It’s funny isn’t it?
The human capacity for hypocrisy is truly an incredible thing.
Only a mere six months ago, Justin Trudeau stood before a crowd of the world’s elite, in Davos and proclaimed that:
“#MeToo, Time’s Up, the Women’s March, these movements tell us that we need to have a critical discussion on women’s rights, equality and the power dynamics of gender. …Sexual harassment, for example — in business and in government — is a systemic problem and it is unacceptable. As leaders, we need to act to show that truly, time is up.”
Following up on the topic a few days later Trudeau proclaimed in an interview with the CBC:
“These are not just compliments that were taken wrong, or comments that could have meant nothing. There are situations in the cases that we’re discussing these days that fundamentally made women unsafe in the work environment, unsure about themselves and truly affected their lives . . .There are no frivolous approaches that have been highlighted so far.”
That last line is the key one.
It’s awfully convenient for Mr. Trudeau that prior to his case, every other sexual harassment claim had been with merit but now, with his own reputation on the line, he can’t recall any “negative interactions.”
That convenient interpretation certainly hasn’t been offered to other members of the Liberal’s caucus in the past. In fact, under Trudeau’s leadership the Liberal Party has held itself to a high standard of zero tolerance for sexual misconduct or harassment. Just ask Kent Hehr or Darshan Kang – it doesn’t take much for the Party to launch an investigation and hand out a particular ruling.
To be perfectly fair however, each of these situations had been different and the decision to launch an investigation or dismiss the allegations must be made on a case by case basis, purely based upon the evidence available at the time.
However, in the case of the Prime Minister, this cannot be reduced to an allegation made by a woman relying on he said – she said evidence. There is actual documentation from a local newspaper describing the interaction between Trudeau and the female reporter.
If investigations can be launched based upon mere claims of sexual harassment, why not when there is an actual written description of the interaction?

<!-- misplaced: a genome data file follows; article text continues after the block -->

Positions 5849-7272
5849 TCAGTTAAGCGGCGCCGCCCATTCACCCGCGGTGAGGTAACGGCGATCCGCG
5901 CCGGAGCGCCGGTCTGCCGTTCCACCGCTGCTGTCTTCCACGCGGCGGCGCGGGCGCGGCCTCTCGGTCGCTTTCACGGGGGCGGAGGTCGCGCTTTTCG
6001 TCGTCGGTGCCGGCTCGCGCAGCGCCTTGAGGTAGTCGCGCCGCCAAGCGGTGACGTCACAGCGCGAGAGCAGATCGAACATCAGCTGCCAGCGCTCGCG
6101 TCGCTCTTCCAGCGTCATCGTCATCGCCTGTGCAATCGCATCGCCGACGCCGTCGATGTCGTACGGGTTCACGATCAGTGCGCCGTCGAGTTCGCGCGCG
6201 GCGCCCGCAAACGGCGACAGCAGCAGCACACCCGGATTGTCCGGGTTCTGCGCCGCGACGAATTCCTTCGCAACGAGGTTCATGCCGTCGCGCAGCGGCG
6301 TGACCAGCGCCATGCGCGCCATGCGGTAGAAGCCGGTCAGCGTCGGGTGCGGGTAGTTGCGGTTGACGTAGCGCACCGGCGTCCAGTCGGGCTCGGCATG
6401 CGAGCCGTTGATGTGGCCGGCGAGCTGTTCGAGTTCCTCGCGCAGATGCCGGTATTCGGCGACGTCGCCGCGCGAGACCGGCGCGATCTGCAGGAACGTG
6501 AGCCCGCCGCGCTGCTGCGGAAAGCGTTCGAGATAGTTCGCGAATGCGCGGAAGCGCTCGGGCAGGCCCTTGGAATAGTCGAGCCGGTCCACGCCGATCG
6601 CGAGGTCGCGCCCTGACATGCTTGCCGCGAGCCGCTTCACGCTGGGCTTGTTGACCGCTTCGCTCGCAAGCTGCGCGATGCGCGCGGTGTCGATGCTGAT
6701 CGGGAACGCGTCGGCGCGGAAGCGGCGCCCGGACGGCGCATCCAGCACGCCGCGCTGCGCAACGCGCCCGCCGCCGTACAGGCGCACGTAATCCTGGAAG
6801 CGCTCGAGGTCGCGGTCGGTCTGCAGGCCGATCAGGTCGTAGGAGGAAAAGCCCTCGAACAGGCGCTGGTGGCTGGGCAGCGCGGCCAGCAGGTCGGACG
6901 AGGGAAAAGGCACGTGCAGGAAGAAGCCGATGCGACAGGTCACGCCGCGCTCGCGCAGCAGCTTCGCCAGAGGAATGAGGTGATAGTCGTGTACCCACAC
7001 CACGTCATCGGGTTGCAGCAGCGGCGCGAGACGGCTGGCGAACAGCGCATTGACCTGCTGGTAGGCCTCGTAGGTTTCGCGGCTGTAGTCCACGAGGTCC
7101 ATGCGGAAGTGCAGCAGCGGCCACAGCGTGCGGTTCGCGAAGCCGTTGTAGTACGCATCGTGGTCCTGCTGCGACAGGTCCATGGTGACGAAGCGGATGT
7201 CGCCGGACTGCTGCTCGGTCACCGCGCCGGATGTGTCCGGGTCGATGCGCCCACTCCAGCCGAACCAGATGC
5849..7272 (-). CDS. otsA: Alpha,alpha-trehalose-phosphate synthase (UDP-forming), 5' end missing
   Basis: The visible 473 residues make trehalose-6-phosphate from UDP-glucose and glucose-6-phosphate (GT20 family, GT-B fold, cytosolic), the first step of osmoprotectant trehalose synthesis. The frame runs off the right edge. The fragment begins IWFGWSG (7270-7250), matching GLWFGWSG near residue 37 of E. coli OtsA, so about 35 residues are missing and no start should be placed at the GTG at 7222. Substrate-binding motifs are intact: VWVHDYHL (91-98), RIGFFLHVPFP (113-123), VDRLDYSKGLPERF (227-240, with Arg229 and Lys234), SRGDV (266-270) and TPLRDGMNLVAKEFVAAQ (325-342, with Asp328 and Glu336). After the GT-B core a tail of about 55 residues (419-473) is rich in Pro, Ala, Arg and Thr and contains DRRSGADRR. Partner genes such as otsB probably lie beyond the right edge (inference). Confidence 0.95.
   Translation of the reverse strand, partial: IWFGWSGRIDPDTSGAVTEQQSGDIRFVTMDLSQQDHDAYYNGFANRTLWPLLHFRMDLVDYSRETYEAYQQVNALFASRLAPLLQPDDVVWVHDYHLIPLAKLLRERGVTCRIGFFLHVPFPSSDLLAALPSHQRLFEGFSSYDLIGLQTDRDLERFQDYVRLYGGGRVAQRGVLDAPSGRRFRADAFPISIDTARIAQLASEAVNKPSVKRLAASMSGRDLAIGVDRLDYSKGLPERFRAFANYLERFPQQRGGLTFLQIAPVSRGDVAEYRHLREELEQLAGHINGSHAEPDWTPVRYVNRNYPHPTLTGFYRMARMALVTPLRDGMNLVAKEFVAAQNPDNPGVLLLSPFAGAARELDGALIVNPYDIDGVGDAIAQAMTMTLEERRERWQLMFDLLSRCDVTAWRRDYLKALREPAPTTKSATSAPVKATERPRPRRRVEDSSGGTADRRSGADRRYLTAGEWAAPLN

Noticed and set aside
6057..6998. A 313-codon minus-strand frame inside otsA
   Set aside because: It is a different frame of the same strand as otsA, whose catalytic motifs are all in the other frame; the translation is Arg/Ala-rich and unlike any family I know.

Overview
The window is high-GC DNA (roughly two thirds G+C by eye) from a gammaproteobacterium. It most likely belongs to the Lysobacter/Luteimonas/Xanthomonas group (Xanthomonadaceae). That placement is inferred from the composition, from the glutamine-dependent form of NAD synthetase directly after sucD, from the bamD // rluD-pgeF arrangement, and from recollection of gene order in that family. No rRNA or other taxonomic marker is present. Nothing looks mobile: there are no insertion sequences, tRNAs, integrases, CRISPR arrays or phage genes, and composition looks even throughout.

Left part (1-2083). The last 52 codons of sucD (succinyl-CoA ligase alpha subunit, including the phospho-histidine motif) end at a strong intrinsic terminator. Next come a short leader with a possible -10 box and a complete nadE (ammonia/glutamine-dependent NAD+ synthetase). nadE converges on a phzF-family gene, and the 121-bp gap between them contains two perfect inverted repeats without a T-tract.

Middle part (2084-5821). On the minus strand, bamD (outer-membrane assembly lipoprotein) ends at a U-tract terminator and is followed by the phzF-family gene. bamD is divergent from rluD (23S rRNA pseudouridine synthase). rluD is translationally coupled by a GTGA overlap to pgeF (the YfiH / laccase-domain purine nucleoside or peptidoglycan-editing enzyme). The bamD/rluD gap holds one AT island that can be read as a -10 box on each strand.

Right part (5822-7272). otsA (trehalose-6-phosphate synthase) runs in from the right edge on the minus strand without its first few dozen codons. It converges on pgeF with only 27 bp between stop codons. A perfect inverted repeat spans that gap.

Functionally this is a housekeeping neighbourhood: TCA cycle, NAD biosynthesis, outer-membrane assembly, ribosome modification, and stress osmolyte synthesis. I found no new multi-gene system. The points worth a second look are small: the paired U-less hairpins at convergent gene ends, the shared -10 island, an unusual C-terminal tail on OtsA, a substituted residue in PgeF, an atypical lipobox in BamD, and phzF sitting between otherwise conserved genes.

Even if, as Trudeau claims, “the same interactions can be experienced very differently from one person to the next,” why can’t an independent investigator launch an inquiry to listen to both sides and figure out exactly what happened in Creston 18 years ago?
Despite the CBC reporting that the woman involved in this interaction does not want to be associated with further coverage of this story, the least Trudeau could do (in order to stay consistent with his own standards) is offer to subject himself to an investigation, pending the woman’s approval.
Of course, given the political inconvenience of such an investigation, it is highly unlikely the PM would ever do such a thing.
Who knows how it would play out? Maybe it’s just as Trudeau proclaims; a benign interaction from his point of view, that left the woman feeling differently. Maybe all that’s necessary here is a simple apology from Trudeau allowing everyone involved to move on.
For someone who is (was?) seen by many as one of the world’s premiere male feminists, his personally malleable standards of sexual harassment will certainly not boost his feminist credentials.
If Trudeau is serious about being a leader in the #timesup and #metoo movements, he needs to hold himself up to his own standards and treat these allegations the same way he would for anybody else in his caucus.
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